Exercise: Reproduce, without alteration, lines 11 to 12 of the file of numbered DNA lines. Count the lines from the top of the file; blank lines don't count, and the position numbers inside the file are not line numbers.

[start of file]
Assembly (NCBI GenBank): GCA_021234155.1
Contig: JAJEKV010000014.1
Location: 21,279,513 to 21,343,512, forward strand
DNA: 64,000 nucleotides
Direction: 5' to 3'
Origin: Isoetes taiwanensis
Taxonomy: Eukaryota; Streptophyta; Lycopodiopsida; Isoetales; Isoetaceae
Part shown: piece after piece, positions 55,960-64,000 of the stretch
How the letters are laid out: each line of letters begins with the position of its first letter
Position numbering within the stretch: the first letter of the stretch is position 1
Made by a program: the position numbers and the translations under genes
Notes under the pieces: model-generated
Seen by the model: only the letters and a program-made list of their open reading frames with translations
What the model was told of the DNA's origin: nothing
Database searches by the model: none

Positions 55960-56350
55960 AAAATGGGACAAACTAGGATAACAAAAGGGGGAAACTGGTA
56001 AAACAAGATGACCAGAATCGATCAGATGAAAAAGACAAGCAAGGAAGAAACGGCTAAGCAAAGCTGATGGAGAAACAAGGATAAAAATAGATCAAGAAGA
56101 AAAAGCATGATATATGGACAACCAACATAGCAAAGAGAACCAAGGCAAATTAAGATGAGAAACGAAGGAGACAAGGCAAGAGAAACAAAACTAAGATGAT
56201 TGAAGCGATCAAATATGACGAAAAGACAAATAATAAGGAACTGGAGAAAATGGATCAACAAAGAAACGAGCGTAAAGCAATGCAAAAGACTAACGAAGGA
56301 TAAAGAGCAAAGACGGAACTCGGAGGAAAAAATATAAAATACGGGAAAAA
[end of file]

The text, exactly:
Made by a program: the position numbers and the translations under genes
Notes under the pieces: model-generated